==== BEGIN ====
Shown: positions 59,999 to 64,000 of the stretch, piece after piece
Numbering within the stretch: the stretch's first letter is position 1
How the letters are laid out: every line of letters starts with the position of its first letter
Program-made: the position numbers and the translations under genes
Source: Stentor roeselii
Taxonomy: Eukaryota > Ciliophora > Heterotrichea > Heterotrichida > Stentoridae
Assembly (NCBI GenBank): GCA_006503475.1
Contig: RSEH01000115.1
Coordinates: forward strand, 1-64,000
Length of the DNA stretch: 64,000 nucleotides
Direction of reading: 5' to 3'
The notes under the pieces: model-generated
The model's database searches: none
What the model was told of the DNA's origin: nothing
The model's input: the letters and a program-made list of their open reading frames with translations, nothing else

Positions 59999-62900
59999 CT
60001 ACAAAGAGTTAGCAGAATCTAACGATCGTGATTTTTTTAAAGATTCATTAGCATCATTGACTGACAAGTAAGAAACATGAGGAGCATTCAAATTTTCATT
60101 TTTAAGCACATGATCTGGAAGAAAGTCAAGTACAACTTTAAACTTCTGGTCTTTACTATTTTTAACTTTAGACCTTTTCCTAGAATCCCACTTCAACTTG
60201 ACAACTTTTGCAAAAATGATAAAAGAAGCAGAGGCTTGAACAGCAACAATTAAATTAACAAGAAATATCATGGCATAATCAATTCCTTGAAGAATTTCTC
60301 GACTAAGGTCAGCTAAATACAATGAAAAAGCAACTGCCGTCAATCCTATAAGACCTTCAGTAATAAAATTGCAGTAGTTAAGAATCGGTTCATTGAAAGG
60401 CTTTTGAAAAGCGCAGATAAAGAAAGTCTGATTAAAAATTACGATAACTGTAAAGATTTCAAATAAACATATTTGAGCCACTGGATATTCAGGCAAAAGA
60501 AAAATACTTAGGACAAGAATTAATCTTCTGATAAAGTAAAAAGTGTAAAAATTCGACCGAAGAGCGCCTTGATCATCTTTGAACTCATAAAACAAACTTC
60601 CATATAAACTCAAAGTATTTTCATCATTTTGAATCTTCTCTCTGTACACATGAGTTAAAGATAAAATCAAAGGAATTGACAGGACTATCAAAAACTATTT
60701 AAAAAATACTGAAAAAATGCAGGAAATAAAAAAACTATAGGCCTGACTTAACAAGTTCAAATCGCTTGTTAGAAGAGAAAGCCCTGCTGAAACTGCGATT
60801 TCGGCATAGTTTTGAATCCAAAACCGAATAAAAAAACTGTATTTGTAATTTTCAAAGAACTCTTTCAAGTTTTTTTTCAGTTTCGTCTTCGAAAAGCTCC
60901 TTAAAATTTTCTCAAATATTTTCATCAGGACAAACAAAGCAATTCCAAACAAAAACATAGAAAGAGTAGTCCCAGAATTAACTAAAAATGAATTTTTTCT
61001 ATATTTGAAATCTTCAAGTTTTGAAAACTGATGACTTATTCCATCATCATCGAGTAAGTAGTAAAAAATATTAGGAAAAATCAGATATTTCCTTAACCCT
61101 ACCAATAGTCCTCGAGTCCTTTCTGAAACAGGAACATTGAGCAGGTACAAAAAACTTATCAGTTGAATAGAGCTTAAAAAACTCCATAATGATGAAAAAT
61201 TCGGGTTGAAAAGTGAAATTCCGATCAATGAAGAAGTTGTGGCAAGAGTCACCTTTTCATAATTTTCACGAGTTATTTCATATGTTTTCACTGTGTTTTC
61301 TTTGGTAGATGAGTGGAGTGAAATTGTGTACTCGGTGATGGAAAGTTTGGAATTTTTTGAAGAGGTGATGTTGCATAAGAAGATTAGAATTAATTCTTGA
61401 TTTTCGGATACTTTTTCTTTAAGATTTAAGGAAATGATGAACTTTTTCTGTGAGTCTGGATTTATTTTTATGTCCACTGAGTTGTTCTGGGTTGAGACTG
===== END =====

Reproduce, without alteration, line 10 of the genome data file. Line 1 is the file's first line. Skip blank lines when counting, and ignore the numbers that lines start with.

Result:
Length of the DNA stretch: 64,000 nucleotides